Are there DVD players for sale in the US that support both ?

If they do, will i need a special TV ?

I currently have a Plasma TV, and use my PC to playback my PAL created dvd's.
So if one of these players supports HDMI out, will it play back or will i need some sort of converter.

I can convert the dvd to NTSC on my PC using convertxdvd, but i dont get the menu's etc.

For what it's worth i had all this hassle when i came to the us 11 years ago, but that time it was VHS recorders.

Anyway any help would be appreciated.
 

gbjbany

SatelliteGuys Pro
Sep 4, 2005
1,476
1
El Dorado Hills, CA Nr Sacramento
thanks for the reply i am doing that now yes but i also have to convert from PAL to NTSC , hence convertxdvd

But the wife gets a bit impatient, when we get a new dvd from the family in the UK and i have to "screw with it " - her words- to make it work. So i was looking to see if i could do something "simple".

Charper1 i just found your post here http://www.satelliteguys.us/showthread.php?t=75978 have you tried this with PAL dvd's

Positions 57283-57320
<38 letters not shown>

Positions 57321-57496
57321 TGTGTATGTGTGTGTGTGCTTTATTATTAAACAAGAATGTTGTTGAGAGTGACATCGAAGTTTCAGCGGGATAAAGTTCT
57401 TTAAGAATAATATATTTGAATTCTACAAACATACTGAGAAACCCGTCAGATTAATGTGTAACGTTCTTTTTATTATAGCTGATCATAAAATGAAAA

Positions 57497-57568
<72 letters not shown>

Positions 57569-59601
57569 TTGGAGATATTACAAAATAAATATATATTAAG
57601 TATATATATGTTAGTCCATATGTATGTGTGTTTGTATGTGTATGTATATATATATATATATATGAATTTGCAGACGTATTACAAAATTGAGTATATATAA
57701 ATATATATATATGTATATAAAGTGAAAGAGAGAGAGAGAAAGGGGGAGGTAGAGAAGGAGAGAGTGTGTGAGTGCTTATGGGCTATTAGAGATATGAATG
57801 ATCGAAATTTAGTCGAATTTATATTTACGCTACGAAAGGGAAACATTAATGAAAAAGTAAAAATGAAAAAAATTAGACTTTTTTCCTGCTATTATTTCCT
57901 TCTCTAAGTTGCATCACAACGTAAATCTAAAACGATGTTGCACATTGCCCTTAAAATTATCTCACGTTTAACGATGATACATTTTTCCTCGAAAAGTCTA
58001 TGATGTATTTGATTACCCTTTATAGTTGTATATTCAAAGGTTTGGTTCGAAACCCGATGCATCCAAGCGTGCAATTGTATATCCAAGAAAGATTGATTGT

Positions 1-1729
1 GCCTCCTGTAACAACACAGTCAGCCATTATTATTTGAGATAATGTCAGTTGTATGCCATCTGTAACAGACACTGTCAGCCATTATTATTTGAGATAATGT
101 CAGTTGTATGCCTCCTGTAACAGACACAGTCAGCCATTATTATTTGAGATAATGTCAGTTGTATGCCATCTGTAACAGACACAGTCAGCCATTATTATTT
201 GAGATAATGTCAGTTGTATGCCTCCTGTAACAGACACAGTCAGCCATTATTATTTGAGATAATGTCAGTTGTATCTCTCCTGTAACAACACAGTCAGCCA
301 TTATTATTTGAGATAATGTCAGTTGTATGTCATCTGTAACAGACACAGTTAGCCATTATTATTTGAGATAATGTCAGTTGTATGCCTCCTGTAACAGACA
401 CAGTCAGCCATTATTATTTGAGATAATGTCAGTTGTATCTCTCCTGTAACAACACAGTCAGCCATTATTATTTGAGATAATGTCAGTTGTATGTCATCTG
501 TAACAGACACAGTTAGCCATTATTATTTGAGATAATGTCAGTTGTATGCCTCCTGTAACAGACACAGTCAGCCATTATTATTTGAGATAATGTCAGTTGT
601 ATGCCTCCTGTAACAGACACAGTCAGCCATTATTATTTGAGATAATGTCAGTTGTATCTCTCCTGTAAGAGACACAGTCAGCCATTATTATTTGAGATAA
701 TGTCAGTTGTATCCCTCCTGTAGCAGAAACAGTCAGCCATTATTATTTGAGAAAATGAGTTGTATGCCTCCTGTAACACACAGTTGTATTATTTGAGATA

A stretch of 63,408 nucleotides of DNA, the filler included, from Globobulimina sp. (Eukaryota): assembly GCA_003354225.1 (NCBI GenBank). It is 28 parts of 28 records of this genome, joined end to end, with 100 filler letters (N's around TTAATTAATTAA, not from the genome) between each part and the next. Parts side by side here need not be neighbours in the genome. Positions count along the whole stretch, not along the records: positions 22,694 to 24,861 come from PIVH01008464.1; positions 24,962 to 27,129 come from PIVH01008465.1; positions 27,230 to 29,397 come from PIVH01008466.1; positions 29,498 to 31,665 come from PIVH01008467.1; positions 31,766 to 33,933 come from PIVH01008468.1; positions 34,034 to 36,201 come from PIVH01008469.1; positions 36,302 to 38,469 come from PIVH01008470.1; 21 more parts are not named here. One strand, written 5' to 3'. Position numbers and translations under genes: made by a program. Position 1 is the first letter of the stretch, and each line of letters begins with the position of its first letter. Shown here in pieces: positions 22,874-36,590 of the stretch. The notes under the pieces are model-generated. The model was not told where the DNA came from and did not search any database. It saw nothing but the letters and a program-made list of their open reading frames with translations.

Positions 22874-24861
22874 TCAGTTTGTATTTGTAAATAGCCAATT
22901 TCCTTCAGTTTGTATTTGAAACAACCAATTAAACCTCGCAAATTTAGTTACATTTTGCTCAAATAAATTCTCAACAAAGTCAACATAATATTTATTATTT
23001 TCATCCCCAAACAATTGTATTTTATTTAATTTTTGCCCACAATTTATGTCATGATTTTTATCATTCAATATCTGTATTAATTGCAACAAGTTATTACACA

Anyway found this site http://www.regioncodefreedvd.com/index.html so looks like i have my answer, interested if anybody has purchased from them though.
 
Last edited:

Need

SatelliteGuys Pro
May 20, 2004
467
18
Can you guys help me out on a related issue.
I understand the region lock part, grey imports and all, but the PAL/NTSC is where i get stuck.

Are there DVD players for sale in the US that support both ?

If they do, will i need a special TV ?

If there is any Chinese community in your area, go to any chinese video rental store and they will probably have one or two models of region free DVD player that supports both PAL and NTSC DVDs. We ran into the same problem before. My uncle from Hong Kong taped shows on TV (PAL) on his DVD recorder but none of our players at home (even the region free ones) can play it. I did manage to convert one but I don't want to keep doing it. We ended up getting a $49 DVD player from one of the Chinese stores and it plays EVERYTHING. Just bring your DVDs to the store and ask them to try playing them before you buy it.